The Role High Blood Sugar Plays with (COVID) 19 for People with Diabetes – Diabetes Health

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By Nadia Al-Samarrie

We are living in a time that feels more like a science fiction movie than reality. Who could have imagined, most of the working population sitting home on lockdown with a few businesses, food stores, and pharmacist staying open.

This form of martial law is in response to protecting the (COVID ) 19 from further spreading. For people with weakened immune systems, the stakes are even higher.

The good news is, no data is supporting that people with diabetes are more at risk for contracting the Coronavirus 19. Nor are they apt to heal less quickly if they maintain target blood sugar levels.

If you do contract the (COVID) 19, it’s the complications that make you more vulnerable. People with diabetes generally see a rise in their blood sugars when they are sick.

Higher blood sugars with or without COVID 19 indicates inflammation. A state when your body is unable to create the biochemical balance to stay healthy.

Not enough insulin in your body to maintain targeted blood sugars causes inflammation. Having the right balance of insulin from your insulin-producing pancreas or medication is what brings the inflammation back into balance. High blood sugars compromise your body’s ability to fight infection while targeted blood sugars support healing. Preventative care can make a difference.

Boosting Your Immune System to Guard Against (COVID) 19

Your diet plays a vital role in your health. What you eat either builds up or breaks down your immune system. Processed foods, refined carbohydrates, sugar, and alcohol, can compromise the immune system.

Vitamin C
Research shows Vitamin C keeps the heart, immune system, and eyes healthy.

Foods rich in Vitamin C are bell peppers, broccoli, brussels sprouts, chili peppers, guava, kale, kiwis, lemons, spinach, strawberries, sweet yellow potatoes, and oranges.

Vitamin D

The NIH reports that most people have a vitamin D deficiency, especially people who have a chronic illness and who suffer from depression.

Foods rich in Vitamin D are cow’s milk, almond milk, salmon, tuna, eggs yolks, orange juice, and fortified soy yogurt with vitamin D.

Vitamin E

Vitamin E is an antioxidant, guarding your cells against being damaged by free radicals. It helps fight infections.

Men need to be careful. Research shows taking large daily quantities of vitamin E may increase the likelihood of developing prostate cancer.

Foods rich in Vitamin E are kale, spinach, broccoli, leafy greens, nuts, some seeds. Some oils are more abundant in Vitamin E than others.

Iron

Iron helps with your immune response to pathogens. A deficiency in iron allows bacterial growth.

Foods rich in iron are almonds, broccoli, garlic, ginger, spinach, sunflower seeds, and poultry.

Some side effects of iron supplements are constipation and nausea.


Omega-3 Fatty Acids (Fish and Flaxseed oils)

Omega-3 Fatty Acids supplements support cell growth, clotting of the blood, brain function, digestion, and muscle activity. It must come from the food we eat as our body cannot make it.

There is minimal evidence supporting Omega-3 Fatty Acids supplements. Eating foods with Omega-3 fatty acids has moderate research supporting its benefits.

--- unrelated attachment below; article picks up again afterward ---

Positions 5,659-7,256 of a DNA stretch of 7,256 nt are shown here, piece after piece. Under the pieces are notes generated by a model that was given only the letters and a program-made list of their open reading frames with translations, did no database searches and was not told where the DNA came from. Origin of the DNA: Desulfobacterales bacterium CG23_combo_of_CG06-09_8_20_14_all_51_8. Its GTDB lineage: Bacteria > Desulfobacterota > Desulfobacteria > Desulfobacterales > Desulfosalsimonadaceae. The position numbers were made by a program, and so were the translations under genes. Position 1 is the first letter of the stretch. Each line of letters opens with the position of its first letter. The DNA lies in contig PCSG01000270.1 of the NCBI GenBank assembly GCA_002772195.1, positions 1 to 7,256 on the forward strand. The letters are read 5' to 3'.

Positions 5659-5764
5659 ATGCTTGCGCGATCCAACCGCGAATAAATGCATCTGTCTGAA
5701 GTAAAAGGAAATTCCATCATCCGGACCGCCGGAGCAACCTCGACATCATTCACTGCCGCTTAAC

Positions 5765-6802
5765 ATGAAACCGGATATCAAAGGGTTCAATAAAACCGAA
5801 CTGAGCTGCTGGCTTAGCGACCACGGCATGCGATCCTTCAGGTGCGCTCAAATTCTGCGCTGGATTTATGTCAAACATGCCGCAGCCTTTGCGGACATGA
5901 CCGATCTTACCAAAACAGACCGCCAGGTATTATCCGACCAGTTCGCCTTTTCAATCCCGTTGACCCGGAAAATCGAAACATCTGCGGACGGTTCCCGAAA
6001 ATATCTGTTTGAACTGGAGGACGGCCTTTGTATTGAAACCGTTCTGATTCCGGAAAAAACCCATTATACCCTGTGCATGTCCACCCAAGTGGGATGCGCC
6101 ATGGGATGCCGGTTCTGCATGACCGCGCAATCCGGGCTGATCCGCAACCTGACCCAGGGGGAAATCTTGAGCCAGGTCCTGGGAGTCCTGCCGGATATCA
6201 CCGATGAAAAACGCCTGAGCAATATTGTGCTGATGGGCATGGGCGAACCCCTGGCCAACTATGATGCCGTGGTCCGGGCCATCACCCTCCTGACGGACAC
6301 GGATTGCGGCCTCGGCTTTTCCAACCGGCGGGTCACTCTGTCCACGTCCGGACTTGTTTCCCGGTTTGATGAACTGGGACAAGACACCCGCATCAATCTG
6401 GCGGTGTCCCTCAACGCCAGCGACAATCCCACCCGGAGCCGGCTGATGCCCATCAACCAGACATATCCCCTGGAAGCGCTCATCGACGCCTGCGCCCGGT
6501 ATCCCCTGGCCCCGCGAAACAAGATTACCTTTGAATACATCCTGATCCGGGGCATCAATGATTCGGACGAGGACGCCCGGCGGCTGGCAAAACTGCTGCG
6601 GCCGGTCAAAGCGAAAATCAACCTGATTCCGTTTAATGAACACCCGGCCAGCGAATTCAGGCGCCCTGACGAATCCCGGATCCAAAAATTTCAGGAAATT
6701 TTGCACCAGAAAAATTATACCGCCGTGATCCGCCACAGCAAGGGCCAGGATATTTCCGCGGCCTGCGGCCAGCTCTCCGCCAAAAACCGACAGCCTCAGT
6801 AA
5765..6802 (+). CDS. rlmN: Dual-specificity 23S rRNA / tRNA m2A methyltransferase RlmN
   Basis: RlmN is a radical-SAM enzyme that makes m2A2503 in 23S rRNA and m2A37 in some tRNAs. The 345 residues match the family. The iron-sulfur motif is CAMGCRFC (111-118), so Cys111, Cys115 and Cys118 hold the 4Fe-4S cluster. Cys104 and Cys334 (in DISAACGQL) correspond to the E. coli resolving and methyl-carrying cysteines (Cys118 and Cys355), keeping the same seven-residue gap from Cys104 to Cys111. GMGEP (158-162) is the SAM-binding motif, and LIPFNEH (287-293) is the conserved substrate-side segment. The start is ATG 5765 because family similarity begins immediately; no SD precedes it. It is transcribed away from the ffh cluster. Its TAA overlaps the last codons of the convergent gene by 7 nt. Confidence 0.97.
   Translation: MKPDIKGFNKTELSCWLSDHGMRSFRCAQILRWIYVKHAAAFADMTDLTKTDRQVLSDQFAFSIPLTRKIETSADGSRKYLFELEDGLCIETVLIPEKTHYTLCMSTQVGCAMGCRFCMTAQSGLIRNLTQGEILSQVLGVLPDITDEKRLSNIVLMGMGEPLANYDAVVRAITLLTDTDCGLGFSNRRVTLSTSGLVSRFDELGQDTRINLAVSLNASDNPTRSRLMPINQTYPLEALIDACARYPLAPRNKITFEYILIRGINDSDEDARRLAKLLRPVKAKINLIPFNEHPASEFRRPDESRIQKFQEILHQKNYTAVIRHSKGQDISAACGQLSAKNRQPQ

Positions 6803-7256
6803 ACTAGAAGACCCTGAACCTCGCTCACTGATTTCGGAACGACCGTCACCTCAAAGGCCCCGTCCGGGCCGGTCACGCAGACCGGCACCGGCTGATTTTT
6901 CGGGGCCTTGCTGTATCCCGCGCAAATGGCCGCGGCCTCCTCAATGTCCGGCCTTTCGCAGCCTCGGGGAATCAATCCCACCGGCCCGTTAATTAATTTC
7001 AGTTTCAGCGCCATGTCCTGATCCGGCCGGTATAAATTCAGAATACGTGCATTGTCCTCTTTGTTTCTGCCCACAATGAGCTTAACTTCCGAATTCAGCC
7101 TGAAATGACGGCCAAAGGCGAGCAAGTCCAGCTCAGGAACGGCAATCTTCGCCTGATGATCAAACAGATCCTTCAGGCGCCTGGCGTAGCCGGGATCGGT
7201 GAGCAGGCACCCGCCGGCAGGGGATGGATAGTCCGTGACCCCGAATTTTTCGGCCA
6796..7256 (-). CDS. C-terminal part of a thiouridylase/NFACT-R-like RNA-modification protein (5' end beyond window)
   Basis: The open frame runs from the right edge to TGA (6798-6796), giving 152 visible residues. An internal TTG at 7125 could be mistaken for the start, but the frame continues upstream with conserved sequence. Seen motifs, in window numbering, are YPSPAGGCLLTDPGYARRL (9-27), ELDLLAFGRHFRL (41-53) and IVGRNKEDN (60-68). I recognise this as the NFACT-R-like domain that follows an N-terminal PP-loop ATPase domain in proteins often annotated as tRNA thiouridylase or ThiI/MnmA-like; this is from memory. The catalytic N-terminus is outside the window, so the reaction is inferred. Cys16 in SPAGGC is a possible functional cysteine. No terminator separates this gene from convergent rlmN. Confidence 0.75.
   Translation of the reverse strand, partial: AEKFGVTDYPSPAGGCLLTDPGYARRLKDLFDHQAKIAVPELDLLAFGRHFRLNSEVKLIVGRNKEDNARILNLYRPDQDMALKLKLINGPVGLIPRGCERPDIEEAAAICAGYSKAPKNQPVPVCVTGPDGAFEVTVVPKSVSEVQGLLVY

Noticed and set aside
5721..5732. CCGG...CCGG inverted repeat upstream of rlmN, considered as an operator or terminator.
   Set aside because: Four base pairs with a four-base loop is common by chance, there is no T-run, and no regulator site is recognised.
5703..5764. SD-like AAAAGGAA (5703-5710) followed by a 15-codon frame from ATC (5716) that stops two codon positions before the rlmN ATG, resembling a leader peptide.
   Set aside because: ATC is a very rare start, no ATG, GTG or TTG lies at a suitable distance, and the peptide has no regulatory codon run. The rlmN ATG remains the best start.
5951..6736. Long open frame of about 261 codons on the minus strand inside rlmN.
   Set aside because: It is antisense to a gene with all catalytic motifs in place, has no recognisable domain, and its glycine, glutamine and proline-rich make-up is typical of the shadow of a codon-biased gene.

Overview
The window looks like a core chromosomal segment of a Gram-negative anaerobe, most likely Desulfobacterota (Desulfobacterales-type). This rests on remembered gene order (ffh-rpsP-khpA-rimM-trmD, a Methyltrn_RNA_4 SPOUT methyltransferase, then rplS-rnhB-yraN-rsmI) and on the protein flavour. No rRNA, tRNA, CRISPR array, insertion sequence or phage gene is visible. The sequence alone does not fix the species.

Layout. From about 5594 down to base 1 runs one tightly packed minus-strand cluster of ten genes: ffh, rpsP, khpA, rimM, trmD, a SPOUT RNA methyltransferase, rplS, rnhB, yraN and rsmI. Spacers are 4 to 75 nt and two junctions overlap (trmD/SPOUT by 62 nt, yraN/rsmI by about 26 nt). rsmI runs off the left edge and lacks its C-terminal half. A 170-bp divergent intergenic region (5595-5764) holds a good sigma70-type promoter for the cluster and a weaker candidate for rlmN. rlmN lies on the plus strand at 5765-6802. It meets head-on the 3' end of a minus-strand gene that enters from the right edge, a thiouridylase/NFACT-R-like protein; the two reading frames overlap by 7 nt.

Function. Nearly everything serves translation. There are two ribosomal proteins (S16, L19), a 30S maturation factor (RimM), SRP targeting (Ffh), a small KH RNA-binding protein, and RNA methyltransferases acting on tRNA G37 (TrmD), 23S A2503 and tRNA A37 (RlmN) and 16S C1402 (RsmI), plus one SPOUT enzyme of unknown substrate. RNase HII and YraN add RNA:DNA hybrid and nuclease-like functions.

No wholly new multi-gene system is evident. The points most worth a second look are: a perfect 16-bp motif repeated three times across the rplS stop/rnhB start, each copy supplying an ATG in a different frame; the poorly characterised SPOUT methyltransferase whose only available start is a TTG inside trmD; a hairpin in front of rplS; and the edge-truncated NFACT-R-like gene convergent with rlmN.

Foods rich in Omega-3 Fatty Acids are walnuts, salmon, cod liver, and Atlantic mackerel.
Some side effects are loose stools and digestion issues.

Probiotics

Probiotics flood your stomach with healthy bacteria to fight disease. The science behind it is still limited.

Foods rich in probiotics are kefir, kimchi, sauerkraut, and tempeh, but the most common is yogurt.

Note: If you choose a probiotic supplement, look for the research that supports the particular bacteria listed on the packaging. Labels can be confusing by referencing research that supports probiotics but not necessarily the strain listed on the brand you are purchasing.


How Does the (COVID) 19 Spread Work?

The Center for Disease and Control (CDC) has outlined the precautions we need to take. Why are they so important?

1- When you cough or sneeze, cover your mouth with a tissue, your hand or arm. It will prevent the virus from spreading. The 1995 movie Outbreak with Dustin Hoffman, when one-person is coughing in the theater, will forever imprint how something so small can become so big. Warning- this is over dramatized for affects. But it does make a good point; how we catch airborne diseases.

• Social distancing prevents other people from being in contact with you. You may or may not be a virus carrier. In these uncertain times, the point of exposure is what we are minimizing when we self-quarantine.

• Washing your hands for 20 seconds is what they teach doctors to do to prevent disease in medical school. The transmission of hand diseases has research behind it.

• Wearing a mask prevents other vulnerable people from contracting COVID 19. It does not prevent the person from wearing the mask from contracting the virus. It protects the people around them from contracting the virus in case the mask wearer shows no symptoms of being ill, asymptomatic.

Exercise

If you are 55 to 84 and have practiced a lifetime of exercise- a new study shows that your immune system can be just as strong as your youthful days. Contrary to the aging theory, your immune system does not have to decline with aging.

You may also be interested in reading My Antiviral Solution to the Coronavirus (COVID 19) or What to Do if You Think You Have the Flu Symptoms.

Source:

ADA

CDC

New insights into insulin: The anti-inflammatory effect and its clinical relevance



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